# A query regarding Rotational Invariance

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PeroK
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Got it. But if we limit ourselves to a plane (which I was assuming as its in the video example hence the confusion) we can set ##\phi##=0 in #21 then from it we can get the probability of opposite spin. But, it doesn't answer about the probability of ##\uparrow \uparrow## and ##\downarrow \downarrow## each given arbitrary α, β.

PS Sorry for testing your patience.
With ##\phi = 0##, the probability of getting opposite spins is:
$$\frac 1 2 |\alpha - \beta|^2 \sin^2 \theta$$

With ##\phi = 0##, the probability of getting opposite spins is:
$$\frac 1 2 |\alpha - \beta|^2 \sin^2 \theta$$

I totally understand.

But how do we know about the same spin probability of each case ↑↑ and ↓↓ given arbitrary α, β?

PeroK
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2020 Award
I totally understand.

But how do we know about the same spin probability of each case ↑↑ and ↓↓ given arbitrary α, β?
You use the coefficients of the state expressed in the relevant basis. From a few posts ago:
$$\psi = [\alpha \cos^2(\frac \theta 2) + \beta e^{-2i\phi}\sin^2(\frac \theta 2)]\uparrow_n\uparrow_n + [\alpha \sin^2(\frac \theta 2) + \beta e^{-2i\phi}\cos^2(\frac \theta 2)]\downarrow_n\downarrow_n$$ $$+ \frac 1 2\sin\theta(\beta e^{-2i\phi} - \alpha)(\uparrow_n\downarrow_n + \downarrow_n\uparrow_n)$$

Student149
You use the coefficients of the state expressed in the relevant basis. From a few posts ago:
$$\psi = [\alpha \cos^2(\frac \theta 2) + \beta e^{-2i\phi}\sin^2(\frac \theta 2)]\uparrow_n\uparrow_n + [\alpha \sin^2(\frac \theta 2) + \beta e^{-2i\phi}\cos^2(\frac \theta 2)]\downarrow_n\downarrow_n$$ $$+ \frac 1 2\sin\theta(\beta e^{-2i\phi} - \alpha)(\uparrow_n\downarrow_n + \downarrow_n\uparrow_n)$$

This has been very helpful. Thanks a ton again.

vanhees71
Gold Member
So, just to be clear/reconfirm:

if Alice and Bob have 1 particle each and Alice decides to measure its particle (in a direction that has an angle ##\theta## with the original direction ##z##) the probability of both Alice and Bob getting a ##\uparrow \uparrow## and getting a ##\downarrow \downarrow## in new direction is given by the eqns in #9 correctly. right?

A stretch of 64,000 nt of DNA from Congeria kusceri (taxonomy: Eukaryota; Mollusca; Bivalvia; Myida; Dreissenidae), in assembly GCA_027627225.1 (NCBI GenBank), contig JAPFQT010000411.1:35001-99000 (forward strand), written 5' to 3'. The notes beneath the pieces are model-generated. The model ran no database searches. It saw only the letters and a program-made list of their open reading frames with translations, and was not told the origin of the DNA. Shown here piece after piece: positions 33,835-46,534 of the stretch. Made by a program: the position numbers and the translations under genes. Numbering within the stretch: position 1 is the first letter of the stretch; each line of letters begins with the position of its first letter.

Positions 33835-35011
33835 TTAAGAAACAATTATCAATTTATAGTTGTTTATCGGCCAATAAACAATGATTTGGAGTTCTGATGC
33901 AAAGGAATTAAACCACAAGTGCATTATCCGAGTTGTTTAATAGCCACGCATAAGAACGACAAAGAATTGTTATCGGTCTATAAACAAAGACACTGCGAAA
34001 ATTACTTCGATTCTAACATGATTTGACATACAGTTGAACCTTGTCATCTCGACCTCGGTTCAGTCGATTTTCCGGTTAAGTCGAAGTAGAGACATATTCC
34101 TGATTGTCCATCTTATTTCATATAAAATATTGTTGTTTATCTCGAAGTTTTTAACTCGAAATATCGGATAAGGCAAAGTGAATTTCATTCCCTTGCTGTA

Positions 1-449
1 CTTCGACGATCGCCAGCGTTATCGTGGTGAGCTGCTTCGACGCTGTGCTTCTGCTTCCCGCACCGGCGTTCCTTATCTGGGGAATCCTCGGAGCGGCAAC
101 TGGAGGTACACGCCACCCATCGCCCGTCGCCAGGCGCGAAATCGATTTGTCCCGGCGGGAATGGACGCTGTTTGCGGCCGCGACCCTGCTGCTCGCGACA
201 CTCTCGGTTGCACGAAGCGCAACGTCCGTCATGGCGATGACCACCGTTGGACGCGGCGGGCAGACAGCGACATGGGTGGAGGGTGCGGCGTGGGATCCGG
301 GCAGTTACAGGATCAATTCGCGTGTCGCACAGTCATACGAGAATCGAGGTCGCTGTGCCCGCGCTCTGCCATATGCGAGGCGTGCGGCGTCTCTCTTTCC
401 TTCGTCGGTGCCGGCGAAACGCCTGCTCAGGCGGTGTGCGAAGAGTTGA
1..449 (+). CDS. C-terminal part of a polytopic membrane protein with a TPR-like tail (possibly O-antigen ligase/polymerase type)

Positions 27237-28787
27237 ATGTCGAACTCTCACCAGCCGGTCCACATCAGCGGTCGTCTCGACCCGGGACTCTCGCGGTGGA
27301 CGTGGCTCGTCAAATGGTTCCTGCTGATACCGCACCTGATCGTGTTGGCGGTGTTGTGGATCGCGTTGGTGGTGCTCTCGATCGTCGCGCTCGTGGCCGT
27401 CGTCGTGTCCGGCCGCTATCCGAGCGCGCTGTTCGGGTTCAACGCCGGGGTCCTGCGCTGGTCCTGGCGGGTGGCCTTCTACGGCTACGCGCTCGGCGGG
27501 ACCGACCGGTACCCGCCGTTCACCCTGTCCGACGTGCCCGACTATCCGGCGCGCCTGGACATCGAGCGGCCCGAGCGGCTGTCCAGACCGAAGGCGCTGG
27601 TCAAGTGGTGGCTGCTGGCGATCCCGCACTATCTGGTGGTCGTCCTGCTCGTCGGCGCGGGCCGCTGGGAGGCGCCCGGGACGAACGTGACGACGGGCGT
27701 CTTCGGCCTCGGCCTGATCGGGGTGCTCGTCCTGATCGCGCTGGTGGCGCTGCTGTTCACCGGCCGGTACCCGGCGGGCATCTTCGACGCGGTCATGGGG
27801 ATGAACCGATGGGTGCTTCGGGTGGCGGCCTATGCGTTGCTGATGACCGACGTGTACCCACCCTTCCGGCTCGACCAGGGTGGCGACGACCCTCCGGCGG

Ok, that's a different question.

To answer the question about joint measurements when both are measuring the spin component in direction ##\theta## (using the same states as in my previous posting) it's most simple to first express the old basis by the new, i.e.,
$$|1/2 \rangle=\cos(\theta/2) |\chi_+ \rangle - \sin[\theta/2]|\chi_- \rangle, \quad |-1/2 \rangle = \sin(\theta/2) |1/2 \rangle + \cos(\theta/2) |\chi_- \rangle.$$
The state ket the particle is prepared in is thus given in this basis by
$$|\Psi \rangle = [\alpha \cos^2(\theta/2) + \beta \sin^2(\theta/2)] |\chi_+,\chi_+ \rangle + (\beta-\alpha) \cos(\theta/2) \sin(\theta/2) (|1/2,-1/2 \rangle+|-1/2,1/2 \rangle) + (\alpha \sin^2 \theta/2 + \beta \cos^2 \theta/2) |-1/2,-1/2 \rangle.$$
From this you read off immediately for the probabilities for the 4 possible outcomes of joint measurements of the spin components in ##\theta## direction
$$P_{++}=|\alpha \cos^2 \theta/2 + \beta \sin^2 \theta/2|^2,$$
$$P_{+-}=P_{-+}=|\alpha-\beta|^2 \sin^2 \theta/2 \cos^2 \theta/2,$$
$$P_{--}=|\alpha \sin^2 \theta/2+\beta \cos^2 \theta/2)|^2.$$
You can simplify a bit using some trigonometry:
$$P_{++}=\frac{1}{4} [|\alpha+\beta|^2 + 2 (|\alpha|^2-|\beta|^2)\cos \theta + |\alpha-\beta|^2 \cos^2 \theta],$$
$$P_{+-}=P_{-+}=\frac{1}{4} |\alpha-\beta|^2 \sin^2 \theta,$$
$$P_{--}=\frac{1}{4}[|\alpha+\beta|^2 - 2 (|\alpha|^2-|\beta|^2) \cos \theta + |\alpha-\beta|^2 \cos^2 \theta].$$
As expected, the probabilities in general depend on ##\theta##. That's because any spin-triplet state is not rotation invariant, because the total spin is ##S=+1##. The spin-singlet state, i.e., ##S=0## is the only rotationally invariant state, i.e.,
$$|\Psi ' \rangle=\frac{1}{\sqrt{2}}(|1/2,-1/2 \rangle-|-1/2,1/2 \rangle),$$
as already mentioned in some postings above.

Last edited:
Student149 and PeroK